Good Sam RV Travel Guide & Campground Directory

Hydro Flask Stainless Steel Water Bottle



Do you stuff your plastic water bottle full of ice cubes just before a long hike in the hopes of having a cold drink sometime farther down the trail? You may not expect much from your water bottle, but then you’ve never met the Hydro Flask. The makers of this handsome lightweight stainless steel bottle claim it keeps liquids hot for 12 hours or cold for an astonishing 24 hours or more. So to test out these claims, I began by taking the 18-ounce Narrow Mouth model to a corner gas station and loading it with Gatorade straight from the fridge (after paying for it, of course), and hiked out into the Sonora Desert. Later in the day, it came as a pleasant shock to be hiking the desert drinking a cold beverage out of a container I had filled hours before with a cold beverage using no ice whatsoever.


To test the 24-hour cold claim, I filled the bottle with eight standard icemaker cubes and water, and found that the Hydro Flask met and exceeded this claim, with a remarkable amount of ice still in it after 36 hours. What’s more, my bottle has the dent-resistant powder coating on it (no extra charge), which meant I didn’t get a shiver down my spine from picking up a metal bottle full of cold liquid.


The hot-for-12-hours claim didn’t hold up quite as well, but the Hydro Flask performed adequately. I filled the bottle with coffee in the morning and 6 hours later it was just better than lukewarm, and a little bit of coffee spurted out, which means the “vented cap” did not work for me. I tested it again, this time filling it with piping hot tea, and at the 6-hour mark steam rolled out of the flask. Interestingly, the tea did not spurt out as the coffee did previously, so either the cap got better or the operator was more careful. After 12 hours, the tea was like the coffee after 6 hours, just north of lukewarm but certainly drinkable. So if you want your hot beverage to stay hot for a long time, you really need to make sure the liquid you fill it with is piping hot.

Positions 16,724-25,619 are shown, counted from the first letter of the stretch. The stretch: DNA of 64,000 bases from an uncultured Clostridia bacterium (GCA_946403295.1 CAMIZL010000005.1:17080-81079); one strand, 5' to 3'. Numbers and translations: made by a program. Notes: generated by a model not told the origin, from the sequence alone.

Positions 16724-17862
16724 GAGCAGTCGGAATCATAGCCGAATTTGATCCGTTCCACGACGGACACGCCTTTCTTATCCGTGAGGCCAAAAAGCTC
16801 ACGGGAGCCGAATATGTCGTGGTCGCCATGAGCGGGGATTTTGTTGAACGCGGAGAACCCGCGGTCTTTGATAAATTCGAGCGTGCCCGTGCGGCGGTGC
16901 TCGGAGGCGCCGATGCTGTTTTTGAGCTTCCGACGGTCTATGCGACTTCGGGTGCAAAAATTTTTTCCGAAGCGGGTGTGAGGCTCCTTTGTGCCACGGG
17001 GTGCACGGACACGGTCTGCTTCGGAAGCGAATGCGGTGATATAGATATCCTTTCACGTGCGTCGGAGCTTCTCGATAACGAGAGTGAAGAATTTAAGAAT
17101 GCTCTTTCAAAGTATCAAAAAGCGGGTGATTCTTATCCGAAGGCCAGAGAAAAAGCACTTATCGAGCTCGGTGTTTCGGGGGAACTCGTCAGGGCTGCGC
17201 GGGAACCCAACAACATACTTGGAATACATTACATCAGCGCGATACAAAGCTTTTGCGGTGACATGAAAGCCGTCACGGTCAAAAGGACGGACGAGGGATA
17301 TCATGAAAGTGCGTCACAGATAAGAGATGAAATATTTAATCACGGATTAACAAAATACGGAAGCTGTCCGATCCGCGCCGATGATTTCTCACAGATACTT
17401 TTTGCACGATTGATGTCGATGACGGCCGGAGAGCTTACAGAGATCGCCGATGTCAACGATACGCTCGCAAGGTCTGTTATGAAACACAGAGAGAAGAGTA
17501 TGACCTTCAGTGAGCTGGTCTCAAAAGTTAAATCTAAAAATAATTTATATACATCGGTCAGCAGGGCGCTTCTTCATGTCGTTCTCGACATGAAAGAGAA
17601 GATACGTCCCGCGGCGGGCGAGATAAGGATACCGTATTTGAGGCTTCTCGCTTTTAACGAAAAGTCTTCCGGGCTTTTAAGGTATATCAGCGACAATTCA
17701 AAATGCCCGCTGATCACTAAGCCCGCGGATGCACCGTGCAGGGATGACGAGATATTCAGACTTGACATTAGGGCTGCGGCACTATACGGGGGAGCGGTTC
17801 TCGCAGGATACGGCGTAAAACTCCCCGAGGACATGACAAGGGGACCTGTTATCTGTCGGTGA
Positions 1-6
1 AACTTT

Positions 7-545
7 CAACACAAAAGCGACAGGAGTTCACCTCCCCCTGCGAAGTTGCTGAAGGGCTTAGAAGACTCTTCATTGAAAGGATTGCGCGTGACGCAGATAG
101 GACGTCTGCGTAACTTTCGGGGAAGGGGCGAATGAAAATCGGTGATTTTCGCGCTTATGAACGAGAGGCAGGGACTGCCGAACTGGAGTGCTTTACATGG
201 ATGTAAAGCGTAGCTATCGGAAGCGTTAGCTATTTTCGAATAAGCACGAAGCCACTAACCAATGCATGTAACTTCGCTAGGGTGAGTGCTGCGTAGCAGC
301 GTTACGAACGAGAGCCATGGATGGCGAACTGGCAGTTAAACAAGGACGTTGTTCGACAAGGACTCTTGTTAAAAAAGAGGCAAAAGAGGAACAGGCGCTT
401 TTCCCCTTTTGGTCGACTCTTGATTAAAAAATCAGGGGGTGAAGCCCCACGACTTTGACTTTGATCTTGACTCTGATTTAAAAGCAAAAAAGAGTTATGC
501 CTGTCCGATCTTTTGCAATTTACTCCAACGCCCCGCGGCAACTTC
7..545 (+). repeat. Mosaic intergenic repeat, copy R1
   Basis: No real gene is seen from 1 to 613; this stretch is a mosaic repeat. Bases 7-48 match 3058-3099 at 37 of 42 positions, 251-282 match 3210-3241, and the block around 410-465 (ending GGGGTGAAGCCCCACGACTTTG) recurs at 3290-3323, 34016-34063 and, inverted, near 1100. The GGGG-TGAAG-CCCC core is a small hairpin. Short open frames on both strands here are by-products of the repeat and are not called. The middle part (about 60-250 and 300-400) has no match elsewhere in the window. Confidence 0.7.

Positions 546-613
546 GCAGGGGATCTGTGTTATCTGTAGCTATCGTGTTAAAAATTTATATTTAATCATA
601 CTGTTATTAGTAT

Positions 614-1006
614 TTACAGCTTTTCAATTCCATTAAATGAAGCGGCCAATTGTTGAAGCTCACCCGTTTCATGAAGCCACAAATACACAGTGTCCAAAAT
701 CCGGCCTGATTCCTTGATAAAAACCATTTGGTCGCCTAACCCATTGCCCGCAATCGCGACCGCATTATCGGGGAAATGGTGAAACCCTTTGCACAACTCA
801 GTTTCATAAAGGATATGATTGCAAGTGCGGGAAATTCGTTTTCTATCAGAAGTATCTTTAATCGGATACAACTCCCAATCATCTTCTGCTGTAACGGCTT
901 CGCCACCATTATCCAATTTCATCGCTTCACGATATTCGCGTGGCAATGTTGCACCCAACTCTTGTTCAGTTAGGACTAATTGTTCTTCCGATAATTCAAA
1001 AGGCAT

The double wall insulated vacuum flask is made of 18/8 non-porous food grade stainless steel so it will not absorb odor, flavor or bacteria. I washed out my morning coffee with a bit of soapy water and didn’t taste it in my ice water later in the day. Patented features include the non-dribble opening and the vented insulated cap that works fine, again as long as you open it carefully. I recommend the optional dent-resistant powder coating, which is available in several colors (such as Everest blue and green zen), and it comes with a lifetime warranty against manufacturer defects.


Prices starts at $19.99 for the 12-ounce model, and sizes range all the way up to a monster 64-ounce “growler,” enough to tempt you to take ice-cold beer on the trail with you. Additionally, five percent of your purchase goes to a charity you choose at www.fivepercentback.org by entering a serial number on the bottom. Keep your beverage cold and bring about positive change in the world, how do you beat that? Maybe by knowing you don’t have to shove an iceberg into your water bottle to keep your beverage cool on the hot trail when just a few cubes will do. Hydro Flask: 888-584-9376, www.hydroflask.com.